"The purpose of this office is to provide a single, unifying space that people outside and inside the university can visit to see what we are doing with our sustainable efforts," says Carol Miller, chair of the Civil and Environmental Engineering Department.

In some ways, the office is the culmination of a drive toward more sustainable practices that started in 2007. That year, an 11-member Committee on Environmental Initiatives began identifying areas where Wayne State could reduce its environmental impact.

For Pociask, an environmental task force was long overdue at Wayne.

"I started to watch all the universities around us that had sustainability departments and I thought, 'That's kinda odd, [we have] some 31,000 students and a lot of employees, and we are not very green. You can talk about being green or you can be green, and I wanted to be green."

Since its creation, the committee has implemented many successful sustainability programs, such as an e-waste collection that recycled more than 250,000 pounds of unused electronics last year. However, the most impressive improvements may be renovations that have incorporated energy conservation measures at three major campus buildings.

Two multimillion-dollar projects were completed last year, one at the College of Engineering and the other at the School of Medicine, outfitting buildings with sustainable systems, such as movement-sensing lights and high-efficiency water heaters. Both projects are on track to receive LEED certification.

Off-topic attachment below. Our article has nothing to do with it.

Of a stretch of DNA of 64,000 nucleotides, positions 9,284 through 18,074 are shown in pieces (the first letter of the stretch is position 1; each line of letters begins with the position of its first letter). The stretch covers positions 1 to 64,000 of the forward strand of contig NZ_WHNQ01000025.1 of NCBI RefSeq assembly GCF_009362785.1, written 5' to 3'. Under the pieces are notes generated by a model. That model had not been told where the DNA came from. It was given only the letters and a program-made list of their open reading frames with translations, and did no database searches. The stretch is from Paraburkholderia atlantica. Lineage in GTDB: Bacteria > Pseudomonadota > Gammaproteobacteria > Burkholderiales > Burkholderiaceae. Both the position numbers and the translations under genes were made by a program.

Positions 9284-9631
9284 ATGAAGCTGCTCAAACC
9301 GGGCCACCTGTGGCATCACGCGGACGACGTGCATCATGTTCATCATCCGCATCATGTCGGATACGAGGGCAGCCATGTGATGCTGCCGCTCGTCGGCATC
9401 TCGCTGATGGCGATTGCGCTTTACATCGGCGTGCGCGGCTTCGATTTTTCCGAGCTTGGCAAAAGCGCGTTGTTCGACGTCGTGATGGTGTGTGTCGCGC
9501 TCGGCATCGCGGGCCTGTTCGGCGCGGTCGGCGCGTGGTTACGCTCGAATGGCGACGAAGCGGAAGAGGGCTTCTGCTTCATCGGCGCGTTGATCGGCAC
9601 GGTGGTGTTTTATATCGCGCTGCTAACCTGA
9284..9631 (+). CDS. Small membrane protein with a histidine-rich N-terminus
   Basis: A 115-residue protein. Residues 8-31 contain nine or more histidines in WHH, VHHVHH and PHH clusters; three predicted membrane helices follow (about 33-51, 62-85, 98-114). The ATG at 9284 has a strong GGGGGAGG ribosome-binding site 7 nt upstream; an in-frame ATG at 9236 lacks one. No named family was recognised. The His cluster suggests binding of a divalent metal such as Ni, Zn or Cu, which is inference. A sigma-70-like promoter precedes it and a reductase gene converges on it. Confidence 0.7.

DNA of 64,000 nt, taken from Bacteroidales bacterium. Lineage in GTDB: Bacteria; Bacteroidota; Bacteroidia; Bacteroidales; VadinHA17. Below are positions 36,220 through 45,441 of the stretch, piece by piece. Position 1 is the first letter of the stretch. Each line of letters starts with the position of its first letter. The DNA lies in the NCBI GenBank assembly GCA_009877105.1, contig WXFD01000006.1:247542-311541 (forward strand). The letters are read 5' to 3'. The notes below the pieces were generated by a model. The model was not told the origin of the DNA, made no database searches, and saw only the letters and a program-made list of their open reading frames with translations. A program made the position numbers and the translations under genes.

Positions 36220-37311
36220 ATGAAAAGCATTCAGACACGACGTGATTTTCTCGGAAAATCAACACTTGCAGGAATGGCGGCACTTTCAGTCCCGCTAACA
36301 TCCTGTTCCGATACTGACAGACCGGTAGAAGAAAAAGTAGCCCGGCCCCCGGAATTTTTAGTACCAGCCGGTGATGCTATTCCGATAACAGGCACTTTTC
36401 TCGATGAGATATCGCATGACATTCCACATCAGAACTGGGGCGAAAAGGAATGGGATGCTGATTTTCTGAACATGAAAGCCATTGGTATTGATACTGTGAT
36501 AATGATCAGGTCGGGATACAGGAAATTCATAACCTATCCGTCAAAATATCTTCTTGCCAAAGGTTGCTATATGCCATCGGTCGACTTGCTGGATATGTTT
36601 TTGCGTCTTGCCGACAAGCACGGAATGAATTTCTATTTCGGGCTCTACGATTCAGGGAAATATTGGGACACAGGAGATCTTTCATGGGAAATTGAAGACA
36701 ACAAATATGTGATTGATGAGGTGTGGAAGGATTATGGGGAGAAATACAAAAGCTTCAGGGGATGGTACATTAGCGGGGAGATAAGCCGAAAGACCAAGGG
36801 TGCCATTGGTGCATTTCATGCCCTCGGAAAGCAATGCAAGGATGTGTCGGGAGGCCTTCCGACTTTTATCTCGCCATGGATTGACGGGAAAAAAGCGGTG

Similar renovations to Wayne State's chemistry hall began last September. Today construction teams swarm the huge research facility on Cass Avenue. In addition to a considerable building expansion, crews are installing highly efficient cooling, heating and ventilation systems. The project is expensive, estimated to cost as much as $36 million, but with much work still to be done, the results are impressive already.

"We believe it will be state-of-the-art upon completion," says Larry Fodor, director of Utilities and Energy Management, while touring the facility.

Because the chemical-laden air must constantly be circulated and filtered, the energy use associated with that is intensive. But according to Fodor, new high-tech fume hoods are helping to keep the costs down.

The goal is to make the most wasteful building on campus as efficient as possible, he says of the challenge.

In the conference meeting, the discussion eventually shifts to ways of solving some of the challenges facing the new office, like how to incorporate student groups such as SEED Wayne into the office, and using free food to lure community members through the office's front doors. (SEED Wayne seeks to create "sustainable food systems" on the Wayne campus and in Detroit communities.) Members agreed that the office's form and function is a work in progress, but the overall goal is clear.